Cinema of Indonesia
|This article or section may be slanted towards recent events. (May 2011)|
|Southeast Asian cinema|
Though the cinema of Indonesia has a long history, the industry is struggling and developing.
Colonial era 
The first film made in Indonesia was the 1926 silent film, Loetoeng Kasaroeng, by Dutch directors G. Kruger and L. Heuveldorp. It was made with local actors by the NV Java Film Company in Bandung and premiered on December 31, 1926 at the Elite and Majestic Theatres in Bandung. Since then, more than 2,200 feature films have been produced.
After its genesis during the Dutch colonial era, the Indonesian film industry was coopted by the Japanese occupiers during the Second World War as a propaganda tool. The first thing the Japanese did was to halt all film production in Indonesia. Then the Office of Cultural Enlightenment (啓民文化指導所) headed by Ishimoto Tokichi appropriated facilities from all filmmaking organizations consolidating them into a single studio which became the Jakarta branch of the The Japan Film Corporation (日本映画社) or Nichi'ei. The majority of films made in Indonesia under the Japanese were educational films and newsreels produced for audiences in Japan. The Jakarta branch was strategically placed at the extreme southern end of Japan's empire and soon became a center of newsreel production in that region. Popular news serials such as News from the South and Berita Film di Djawa were produced here. Japanese newsreels promoted such topics as conscripted "romusha" laborers (ロムシャの生活, 1944), voluntary enlistment into the imperial Japanese Army (南の願望, 1944), and Japanese language acquisition by Indonesian children (ニッポン語競技会, 1944).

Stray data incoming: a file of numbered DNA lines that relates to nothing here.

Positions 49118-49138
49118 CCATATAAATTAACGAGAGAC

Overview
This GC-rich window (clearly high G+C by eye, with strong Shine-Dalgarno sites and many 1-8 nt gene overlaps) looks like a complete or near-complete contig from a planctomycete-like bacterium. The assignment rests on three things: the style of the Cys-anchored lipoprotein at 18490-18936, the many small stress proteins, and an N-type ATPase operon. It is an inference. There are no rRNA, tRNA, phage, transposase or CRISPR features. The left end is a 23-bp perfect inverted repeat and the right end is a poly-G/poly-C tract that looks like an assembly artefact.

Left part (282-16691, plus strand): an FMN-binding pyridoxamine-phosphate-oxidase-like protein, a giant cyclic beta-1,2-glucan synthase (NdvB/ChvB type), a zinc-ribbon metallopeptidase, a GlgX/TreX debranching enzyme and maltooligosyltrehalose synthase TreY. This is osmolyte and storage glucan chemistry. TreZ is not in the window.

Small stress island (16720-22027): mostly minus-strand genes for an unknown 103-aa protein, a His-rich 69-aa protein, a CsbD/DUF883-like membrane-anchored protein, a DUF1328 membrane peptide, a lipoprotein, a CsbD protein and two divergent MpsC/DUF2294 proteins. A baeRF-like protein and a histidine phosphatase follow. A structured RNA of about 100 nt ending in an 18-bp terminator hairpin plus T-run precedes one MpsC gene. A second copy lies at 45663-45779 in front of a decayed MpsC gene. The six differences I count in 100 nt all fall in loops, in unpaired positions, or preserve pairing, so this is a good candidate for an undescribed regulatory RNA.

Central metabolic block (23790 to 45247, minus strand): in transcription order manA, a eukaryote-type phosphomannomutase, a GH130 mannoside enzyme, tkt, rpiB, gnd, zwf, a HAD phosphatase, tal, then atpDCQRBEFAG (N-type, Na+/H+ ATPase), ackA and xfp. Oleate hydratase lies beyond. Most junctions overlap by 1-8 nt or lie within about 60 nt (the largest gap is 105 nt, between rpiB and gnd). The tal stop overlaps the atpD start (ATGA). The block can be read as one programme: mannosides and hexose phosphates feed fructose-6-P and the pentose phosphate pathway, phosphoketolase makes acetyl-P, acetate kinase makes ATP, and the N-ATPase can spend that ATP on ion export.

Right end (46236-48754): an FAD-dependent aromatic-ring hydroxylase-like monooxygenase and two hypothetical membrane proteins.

The great victory in Japan's occupation of the Indonesian film industry did not lie in financial gain. Local Japanese-sponsored film production (other than newsreels) remained essentially negligible and the domestic exhibition market was too underdeveloped to be financially viable. However, Nichi'ei's occupation of the Indonesian film industry was a strategic victory over the West, demonstrating that a non-Western Asian nation could displace Hollywood and the Dutch. Indonesia was one of the last areas in the empire to surrender and many who worked at Nichi'ei stayed on after defeat to work for Indonesian independence from the Dutch.
Korean director Hae Yeong (aka Hinatsu Eitaro) was one such person who migrated to Java from Korea in 1945 where he made the controversial "documentary" Calling Australia (豪州の呼び声, 1944). After the war, Hae changed his name to Dr. Huyung, married an Indonesian woman with whom he had two sons, and directed three films before his death in 1952, Between Sky and Earth (1951), Gladis Olah Raga (1951), and Bunga Rumar Makan (1952). Calling Australia was commissioned by the Imperial Japanese Army and depicted Japanese prisoner of war camps as if they were country clubs showing prisoners feasting on steak and beer, swimming, and playing sports. After the war, the film caused such a stir that The Netherlands Indies Film Unit rushed into production Nippon Presents which used some of the P.O.W.s from Calling Australia to expose that film as Japanese lies. In 1987, Australian filmmaker Graham Shirley assembled the remaining survivors to make yet another documentary about how both regimes had conspired to exploit the prisoners each for their own purposes.
After independence 
After independence, the Sukarno government used it for nationalistic, anti-Western purposes. Foreign film imports were banned. After the overthrow of Sukarno by Suharto's New Order regime, films were regulated through a censorship code that aimed to maintain the social order. Usmar Ismail, a director from West Sumatra made a major imprint in Indonesian film in the 1950s and 1960s.